Expert:  Ben Jones replied 3 years ago.
It does not appear that these were formal settlement agreements because that would require formal advice by a solicitor to become legally binding. Had such agreements been in place then any claims against the employer would have been barred and you would only be looking at a potential claim against the advisers, for example if they gave negligent advice.

What i need to know is what the redundancy formula you are referring to is, was that the minimum statutory amount, or was it an enhanced redundancy scheme offered by the employer which was contained in the employees' contracts?
Customer: replied 3 years ago.

The formula offered to some employees was based on abn amro banks formula a large number of employees were paid on this formula before and after the particular biz unit was sold. To be clear business banking portfolio was sold the employees in biz banking got 20% odd amount vs what other employees in retail got As per formula. The story given was because the buyer was offering jobs to biz banking however this was not nder TUPE at all as employees were never part of the formal sale agreement. a number of retail employees who got the correct or full redundancy as per formula also ended up getting jobs with the buyer. The separation agreements were forced upon biz banking employees and were 1 sided worded as they were mutual separation agreements while in reality there was noting mutual in it.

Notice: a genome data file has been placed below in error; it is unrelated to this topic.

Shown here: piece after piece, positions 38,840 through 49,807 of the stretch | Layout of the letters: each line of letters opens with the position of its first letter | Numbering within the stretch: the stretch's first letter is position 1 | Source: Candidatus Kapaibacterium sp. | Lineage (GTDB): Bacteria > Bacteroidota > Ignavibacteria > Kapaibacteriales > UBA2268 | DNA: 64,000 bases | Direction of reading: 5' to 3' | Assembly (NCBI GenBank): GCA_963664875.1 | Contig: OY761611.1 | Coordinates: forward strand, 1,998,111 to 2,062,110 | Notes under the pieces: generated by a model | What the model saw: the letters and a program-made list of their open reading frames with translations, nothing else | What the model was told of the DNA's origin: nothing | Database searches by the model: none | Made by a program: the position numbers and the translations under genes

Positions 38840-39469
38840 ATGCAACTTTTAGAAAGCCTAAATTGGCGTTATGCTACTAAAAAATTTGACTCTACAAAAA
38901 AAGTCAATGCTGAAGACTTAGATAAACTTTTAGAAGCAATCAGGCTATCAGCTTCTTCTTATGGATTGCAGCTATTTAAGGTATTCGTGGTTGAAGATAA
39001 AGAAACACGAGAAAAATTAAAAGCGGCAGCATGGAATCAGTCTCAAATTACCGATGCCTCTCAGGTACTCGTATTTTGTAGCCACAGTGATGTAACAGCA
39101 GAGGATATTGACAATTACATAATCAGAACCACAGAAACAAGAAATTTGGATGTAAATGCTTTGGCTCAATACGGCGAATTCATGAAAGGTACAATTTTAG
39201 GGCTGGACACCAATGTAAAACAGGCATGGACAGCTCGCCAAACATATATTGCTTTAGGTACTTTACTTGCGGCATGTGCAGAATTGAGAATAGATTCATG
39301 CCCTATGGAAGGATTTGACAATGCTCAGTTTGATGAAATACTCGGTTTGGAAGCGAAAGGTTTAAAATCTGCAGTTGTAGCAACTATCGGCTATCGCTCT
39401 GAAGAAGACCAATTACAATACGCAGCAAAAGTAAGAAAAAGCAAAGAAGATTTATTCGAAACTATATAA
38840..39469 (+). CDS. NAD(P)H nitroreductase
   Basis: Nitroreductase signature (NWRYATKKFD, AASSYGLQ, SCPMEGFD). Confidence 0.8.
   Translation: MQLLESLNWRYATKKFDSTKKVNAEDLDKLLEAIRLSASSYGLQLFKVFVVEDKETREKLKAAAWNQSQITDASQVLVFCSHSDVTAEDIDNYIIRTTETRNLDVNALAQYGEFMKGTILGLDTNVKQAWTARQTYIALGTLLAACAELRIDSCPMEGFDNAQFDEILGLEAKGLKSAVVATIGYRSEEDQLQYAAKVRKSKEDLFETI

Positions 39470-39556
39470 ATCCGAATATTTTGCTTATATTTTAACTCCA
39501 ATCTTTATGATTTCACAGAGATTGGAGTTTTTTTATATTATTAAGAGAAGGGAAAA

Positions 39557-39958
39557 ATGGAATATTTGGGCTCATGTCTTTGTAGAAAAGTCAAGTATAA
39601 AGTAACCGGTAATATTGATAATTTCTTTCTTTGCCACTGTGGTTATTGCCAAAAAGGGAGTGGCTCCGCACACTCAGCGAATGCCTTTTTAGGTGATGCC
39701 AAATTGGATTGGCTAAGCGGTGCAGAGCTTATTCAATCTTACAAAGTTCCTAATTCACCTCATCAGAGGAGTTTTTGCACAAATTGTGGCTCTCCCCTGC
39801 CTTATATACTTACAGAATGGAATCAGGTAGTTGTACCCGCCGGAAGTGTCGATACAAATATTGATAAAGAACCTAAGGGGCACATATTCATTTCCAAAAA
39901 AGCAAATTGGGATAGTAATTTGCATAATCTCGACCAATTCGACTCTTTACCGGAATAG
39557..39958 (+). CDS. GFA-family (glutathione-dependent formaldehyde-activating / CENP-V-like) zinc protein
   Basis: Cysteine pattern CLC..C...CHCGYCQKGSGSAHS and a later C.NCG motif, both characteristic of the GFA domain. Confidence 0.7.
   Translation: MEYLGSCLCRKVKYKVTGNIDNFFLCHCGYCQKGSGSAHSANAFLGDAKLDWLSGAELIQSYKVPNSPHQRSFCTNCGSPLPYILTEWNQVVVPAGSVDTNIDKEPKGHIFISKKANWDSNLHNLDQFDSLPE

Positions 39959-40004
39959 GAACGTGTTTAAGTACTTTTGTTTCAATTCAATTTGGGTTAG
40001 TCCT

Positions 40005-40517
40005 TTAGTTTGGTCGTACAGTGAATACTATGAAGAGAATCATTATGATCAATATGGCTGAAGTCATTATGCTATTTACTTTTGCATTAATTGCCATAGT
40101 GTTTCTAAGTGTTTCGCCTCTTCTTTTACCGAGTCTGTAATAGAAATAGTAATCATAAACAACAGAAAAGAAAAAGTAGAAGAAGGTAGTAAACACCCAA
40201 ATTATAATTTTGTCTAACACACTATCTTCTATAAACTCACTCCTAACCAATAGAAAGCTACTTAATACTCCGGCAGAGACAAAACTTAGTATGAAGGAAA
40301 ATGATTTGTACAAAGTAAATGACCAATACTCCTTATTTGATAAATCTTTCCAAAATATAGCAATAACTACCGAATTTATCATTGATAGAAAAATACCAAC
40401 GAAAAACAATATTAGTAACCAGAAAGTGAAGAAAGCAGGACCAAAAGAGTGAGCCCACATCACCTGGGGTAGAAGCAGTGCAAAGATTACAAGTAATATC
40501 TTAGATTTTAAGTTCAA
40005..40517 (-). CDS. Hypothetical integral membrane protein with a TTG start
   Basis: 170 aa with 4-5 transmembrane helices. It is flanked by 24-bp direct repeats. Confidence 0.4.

Expert:  Ben Jones replied 3 years ago.
Well as mentioned the settlement agreements are unlikely to be legally binding because the employees did not receive independent legal advice over their contents, which is a legal requirement before they are legally valid. So whilst generally these agreements would have prevented them from makingnfurther claims against the employer, that could still be a possibility in the circumstances. The redundancy payments could be argued from a persoective that if these enhanced amounts had been paid before on a regular basis, they had become contractually binding through custom and practice and the employer's failure to pay this can be a breach of contract